Using journaling, transport rules, or auto-forwarding rules to copy messages to an Exchange Online mailbox for the purposes of archiving is not permitted. Microsoft reserves the right to deny unlimited archiving in instances where a mailbox archive is not being used in a personal scenario. > In-Place Archive has specific licensing requirements for Outlook users. Outlook 2007 users must have the Office 2007 Cumulative Update for February 2011 to access the personal archive. > Exchange Online does not support the New-MailboxImportRequest Windows PowerShell cmdlet of Exchange Server 2010 Service Pack 1 or later for administrator-driven import of .pst files into a personal archive. If a user has both the primary mailbox and the archive in Exchange Online, an administrator can use PST Capture, a free tool, to import .pst file data to the user's primary mailbox or archive.
Cloud-based archiving of on-premises mailboxes
Using Exchange Online for cloud-based archiving of on-premises Exchange Server 2010 or later mailboxes is possible with Microsoft Exchange Online Archiving, a hosted archiving solution from Microsoft. This requires that the on-premises organization be in Hybrid mode or be set up for Exchange Online Archiving.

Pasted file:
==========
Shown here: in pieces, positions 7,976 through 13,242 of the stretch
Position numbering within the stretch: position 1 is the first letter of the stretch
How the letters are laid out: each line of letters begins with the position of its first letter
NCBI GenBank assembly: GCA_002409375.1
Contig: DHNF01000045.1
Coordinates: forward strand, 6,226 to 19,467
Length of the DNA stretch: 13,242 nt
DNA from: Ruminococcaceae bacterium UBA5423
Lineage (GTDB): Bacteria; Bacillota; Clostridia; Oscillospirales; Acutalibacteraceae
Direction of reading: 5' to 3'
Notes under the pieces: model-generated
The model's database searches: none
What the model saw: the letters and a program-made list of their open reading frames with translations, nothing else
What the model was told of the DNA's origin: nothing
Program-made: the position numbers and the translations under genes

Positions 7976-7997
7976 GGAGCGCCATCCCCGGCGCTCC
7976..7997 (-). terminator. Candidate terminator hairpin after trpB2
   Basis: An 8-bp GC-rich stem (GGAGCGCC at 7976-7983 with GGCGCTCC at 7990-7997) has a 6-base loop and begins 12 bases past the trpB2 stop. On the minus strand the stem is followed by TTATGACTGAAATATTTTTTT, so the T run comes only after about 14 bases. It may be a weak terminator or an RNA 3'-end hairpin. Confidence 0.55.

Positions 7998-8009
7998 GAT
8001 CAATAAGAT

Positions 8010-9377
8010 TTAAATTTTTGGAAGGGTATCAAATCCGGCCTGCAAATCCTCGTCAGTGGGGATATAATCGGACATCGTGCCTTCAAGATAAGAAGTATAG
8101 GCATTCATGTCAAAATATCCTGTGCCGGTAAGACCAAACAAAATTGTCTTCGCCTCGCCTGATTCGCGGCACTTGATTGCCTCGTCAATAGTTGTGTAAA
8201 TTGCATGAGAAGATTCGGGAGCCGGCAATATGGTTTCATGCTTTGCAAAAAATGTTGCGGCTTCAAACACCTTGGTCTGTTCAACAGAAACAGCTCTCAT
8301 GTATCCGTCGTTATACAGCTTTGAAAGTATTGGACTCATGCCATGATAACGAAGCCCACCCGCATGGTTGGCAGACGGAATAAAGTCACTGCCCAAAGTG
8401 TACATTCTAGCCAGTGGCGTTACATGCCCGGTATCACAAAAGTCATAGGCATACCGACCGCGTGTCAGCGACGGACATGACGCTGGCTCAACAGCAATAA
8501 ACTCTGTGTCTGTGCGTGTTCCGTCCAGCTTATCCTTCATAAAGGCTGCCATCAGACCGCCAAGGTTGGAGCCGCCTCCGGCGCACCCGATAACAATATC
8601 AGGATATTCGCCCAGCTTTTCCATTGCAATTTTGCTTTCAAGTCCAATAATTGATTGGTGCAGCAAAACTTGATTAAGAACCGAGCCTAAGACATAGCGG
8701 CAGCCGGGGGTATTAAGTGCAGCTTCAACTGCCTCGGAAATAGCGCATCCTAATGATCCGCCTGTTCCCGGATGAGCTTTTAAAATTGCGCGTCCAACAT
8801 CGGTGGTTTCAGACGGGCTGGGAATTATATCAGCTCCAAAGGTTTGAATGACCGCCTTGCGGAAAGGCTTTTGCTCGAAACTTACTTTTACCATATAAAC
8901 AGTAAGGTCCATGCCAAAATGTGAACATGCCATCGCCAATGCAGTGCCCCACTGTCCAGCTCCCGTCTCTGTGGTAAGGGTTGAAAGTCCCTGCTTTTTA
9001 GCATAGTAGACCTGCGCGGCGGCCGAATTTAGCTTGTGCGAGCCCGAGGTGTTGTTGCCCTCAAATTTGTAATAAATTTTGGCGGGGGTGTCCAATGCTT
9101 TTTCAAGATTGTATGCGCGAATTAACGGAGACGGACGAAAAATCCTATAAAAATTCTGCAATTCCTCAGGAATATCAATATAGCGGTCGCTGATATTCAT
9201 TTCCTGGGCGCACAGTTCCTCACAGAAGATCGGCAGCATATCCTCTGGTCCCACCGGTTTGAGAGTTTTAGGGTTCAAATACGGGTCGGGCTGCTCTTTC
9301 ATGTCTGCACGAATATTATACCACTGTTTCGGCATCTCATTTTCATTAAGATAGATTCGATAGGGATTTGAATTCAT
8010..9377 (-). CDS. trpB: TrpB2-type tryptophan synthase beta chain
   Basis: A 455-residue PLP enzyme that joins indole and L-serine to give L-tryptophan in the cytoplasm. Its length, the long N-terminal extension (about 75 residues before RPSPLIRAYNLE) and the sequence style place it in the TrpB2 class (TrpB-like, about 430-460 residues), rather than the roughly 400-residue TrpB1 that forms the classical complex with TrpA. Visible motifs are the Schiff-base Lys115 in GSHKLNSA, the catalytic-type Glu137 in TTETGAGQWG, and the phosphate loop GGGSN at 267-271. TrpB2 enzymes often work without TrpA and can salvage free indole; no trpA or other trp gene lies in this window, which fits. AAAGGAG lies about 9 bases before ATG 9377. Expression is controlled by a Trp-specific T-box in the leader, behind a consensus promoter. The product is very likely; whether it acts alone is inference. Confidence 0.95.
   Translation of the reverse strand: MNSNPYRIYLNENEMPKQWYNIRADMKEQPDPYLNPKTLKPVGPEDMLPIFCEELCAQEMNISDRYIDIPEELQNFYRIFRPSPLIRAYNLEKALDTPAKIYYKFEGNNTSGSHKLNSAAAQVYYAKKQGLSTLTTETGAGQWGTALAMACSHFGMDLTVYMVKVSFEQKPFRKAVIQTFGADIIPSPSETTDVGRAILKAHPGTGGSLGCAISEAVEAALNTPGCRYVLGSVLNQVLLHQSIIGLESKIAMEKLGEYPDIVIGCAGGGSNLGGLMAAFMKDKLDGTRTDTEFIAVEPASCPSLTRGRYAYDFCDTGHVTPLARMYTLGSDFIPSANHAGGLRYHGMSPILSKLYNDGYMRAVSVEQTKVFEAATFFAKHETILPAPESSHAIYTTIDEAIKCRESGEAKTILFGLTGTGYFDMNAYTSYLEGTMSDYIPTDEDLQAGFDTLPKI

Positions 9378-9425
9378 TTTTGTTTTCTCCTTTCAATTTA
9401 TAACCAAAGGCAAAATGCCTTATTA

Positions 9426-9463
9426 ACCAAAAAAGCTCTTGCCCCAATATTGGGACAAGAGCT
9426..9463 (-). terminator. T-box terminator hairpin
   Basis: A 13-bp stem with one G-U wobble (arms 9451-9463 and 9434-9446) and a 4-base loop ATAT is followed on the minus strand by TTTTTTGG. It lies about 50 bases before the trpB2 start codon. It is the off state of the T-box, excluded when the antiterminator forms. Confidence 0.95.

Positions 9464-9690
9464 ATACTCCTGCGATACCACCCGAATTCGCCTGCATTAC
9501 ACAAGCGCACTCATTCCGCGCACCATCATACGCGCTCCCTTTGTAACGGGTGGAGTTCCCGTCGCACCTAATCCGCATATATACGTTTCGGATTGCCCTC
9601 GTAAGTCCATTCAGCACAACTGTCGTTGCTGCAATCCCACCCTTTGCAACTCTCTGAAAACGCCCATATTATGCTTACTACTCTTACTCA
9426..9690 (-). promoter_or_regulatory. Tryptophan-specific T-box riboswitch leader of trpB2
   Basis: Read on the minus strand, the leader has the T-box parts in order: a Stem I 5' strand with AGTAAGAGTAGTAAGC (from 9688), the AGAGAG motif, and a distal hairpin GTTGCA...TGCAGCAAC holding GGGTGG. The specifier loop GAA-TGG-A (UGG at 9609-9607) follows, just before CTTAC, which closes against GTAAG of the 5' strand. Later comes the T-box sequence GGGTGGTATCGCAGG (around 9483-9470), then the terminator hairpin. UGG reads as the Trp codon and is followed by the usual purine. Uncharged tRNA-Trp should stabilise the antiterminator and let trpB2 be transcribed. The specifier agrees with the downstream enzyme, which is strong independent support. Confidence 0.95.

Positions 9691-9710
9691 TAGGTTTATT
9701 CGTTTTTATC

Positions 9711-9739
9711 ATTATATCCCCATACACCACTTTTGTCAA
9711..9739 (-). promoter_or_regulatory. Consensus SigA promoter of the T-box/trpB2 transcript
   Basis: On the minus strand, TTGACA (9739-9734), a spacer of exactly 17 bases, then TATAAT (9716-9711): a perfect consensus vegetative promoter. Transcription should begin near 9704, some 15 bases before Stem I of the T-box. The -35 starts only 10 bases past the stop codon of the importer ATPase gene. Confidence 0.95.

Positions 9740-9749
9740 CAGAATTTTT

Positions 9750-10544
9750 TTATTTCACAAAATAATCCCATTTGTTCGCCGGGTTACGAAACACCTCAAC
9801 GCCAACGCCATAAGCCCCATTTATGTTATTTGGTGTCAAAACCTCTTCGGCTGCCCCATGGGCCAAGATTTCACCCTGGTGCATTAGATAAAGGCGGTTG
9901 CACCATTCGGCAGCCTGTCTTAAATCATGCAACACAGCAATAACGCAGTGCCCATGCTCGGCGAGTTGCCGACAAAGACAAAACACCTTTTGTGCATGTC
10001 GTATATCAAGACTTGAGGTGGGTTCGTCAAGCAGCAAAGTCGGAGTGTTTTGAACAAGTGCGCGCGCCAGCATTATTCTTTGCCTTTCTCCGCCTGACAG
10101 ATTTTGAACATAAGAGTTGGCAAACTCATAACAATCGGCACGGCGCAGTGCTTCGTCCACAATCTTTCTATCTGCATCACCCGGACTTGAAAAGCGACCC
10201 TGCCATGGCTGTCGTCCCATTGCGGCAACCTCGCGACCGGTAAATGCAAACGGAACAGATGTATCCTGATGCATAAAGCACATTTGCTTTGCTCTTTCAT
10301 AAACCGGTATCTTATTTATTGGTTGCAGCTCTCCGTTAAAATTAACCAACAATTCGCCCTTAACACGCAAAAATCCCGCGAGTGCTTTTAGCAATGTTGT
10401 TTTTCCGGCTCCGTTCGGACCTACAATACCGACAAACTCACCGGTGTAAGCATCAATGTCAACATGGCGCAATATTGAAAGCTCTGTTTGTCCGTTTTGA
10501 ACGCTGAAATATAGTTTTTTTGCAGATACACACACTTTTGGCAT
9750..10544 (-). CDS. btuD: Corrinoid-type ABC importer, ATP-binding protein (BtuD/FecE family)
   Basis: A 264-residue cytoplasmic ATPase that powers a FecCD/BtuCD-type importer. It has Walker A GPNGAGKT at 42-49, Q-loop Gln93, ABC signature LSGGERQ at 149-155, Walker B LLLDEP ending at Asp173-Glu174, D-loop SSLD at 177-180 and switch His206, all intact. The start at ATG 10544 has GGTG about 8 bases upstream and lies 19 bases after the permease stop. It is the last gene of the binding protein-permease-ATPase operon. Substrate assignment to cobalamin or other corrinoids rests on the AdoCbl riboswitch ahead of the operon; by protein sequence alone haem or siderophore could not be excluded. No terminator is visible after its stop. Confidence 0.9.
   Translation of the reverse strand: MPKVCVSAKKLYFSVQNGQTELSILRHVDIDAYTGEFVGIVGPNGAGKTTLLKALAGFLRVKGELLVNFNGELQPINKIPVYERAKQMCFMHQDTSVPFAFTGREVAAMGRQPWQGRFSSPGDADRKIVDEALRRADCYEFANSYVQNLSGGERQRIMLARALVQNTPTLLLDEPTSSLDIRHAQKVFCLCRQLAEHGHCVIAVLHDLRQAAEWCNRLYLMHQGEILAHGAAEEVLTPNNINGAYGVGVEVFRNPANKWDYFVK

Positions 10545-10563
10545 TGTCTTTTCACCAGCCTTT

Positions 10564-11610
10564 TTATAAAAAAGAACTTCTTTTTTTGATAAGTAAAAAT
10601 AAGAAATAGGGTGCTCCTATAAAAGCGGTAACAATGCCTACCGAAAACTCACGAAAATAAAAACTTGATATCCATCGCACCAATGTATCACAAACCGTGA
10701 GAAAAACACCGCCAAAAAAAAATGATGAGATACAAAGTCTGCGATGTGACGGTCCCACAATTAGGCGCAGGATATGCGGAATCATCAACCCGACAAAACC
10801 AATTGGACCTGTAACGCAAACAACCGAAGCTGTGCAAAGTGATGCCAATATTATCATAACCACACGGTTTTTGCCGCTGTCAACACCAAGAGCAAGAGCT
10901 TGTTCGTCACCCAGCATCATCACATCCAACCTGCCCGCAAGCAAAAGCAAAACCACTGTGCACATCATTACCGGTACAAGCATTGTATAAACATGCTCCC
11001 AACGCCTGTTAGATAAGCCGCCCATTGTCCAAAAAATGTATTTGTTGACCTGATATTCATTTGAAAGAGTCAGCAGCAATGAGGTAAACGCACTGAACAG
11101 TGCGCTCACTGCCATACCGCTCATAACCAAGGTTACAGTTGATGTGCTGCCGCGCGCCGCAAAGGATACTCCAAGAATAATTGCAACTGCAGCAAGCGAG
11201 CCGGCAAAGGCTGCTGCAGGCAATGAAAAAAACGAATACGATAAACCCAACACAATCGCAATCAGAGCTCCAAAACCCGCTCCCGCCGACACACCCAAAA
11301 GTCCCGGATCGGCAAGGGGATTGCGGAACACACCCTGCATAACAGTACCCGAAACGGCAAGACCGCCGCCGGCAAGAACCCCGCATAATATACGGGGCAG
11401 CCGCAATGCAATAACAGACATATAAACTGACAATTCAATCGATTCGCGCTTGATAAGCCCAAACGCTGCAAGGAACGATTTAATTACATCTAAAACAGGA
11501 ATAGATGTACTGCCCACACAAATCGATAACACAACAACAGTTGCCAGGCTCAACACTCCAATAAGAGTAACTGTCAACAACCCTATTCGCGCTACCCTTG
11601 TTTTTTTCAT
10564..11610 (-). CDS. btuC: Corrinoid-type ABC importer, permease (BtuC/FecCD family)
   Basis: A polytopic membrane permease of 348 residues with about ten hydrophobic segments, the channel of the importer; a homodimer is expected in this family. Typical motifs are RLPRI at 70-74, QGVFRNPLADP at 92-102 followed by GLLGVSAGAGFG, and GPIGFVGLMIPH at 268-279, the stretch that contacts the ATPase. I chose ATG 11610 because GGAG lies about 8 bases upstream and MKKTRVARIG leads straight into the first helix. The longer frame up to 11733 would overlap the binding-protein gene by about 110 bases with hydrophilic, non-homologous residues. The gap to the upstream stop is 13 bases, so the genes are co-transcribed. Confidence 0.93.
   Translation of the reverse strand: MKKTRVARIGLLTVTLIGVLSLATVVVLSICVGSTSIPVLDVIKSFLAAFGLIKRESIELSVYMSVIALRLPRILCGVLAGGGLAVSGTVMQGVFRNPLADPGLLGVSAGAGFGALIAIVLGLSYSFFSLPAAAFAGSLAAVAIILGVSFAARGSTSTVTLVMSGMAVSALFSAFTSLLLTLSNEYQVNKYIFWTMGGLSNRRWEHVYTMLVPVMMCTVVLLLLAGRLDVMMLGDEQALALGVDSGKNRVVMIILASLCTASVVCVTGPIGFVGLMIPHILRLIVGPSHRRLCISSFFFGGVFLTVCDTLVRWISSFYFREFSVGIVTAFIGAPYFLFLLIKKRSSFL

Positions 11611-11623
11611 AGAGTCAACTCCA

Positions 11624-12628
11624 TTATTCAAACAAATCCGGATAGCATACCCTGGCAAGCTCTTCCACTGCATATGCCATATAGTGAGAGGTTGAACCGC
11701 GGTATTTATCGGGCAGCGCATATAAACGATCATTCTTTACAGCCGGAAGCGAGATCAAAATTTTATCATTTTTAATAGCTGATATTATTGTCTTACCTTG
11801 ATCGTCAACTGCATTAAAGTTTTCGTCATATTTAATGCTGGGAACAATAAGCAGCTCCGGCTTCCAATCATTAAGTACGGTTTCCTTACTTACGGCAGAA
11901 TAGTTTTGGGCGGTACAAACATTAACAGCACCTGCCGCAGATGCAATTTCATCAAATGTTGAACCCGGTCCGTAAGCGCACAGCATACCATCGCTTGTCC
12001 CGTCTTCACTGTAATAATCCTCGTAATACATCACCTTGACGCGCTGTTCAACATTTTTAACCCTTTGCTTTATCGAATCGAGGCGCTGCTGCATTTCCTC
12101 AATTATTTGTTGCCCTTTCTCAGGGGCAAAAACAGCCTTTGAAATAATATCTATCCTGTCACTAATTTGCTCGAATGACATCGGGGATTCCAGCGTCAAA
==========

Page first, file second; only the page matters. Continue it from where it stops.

Users with an on-premises mailbox on an Exchange 2010 Mailbox server who have a Managed Folder policy applied cannot have an on-premises or cloud-based In-Place Archive enabled.
Retention tags and retention policies
Exchange Online offers retention policies to help organizations reduce the liabilities associated with email and other communications. With these policies, administrators can apply retention settings to specific folders in users' inboxes. Administrators can also give users a menu of retention policies and let them apply the policies to specific items, conversations, or folders using Outlook 2010 or later or Outlook Web App.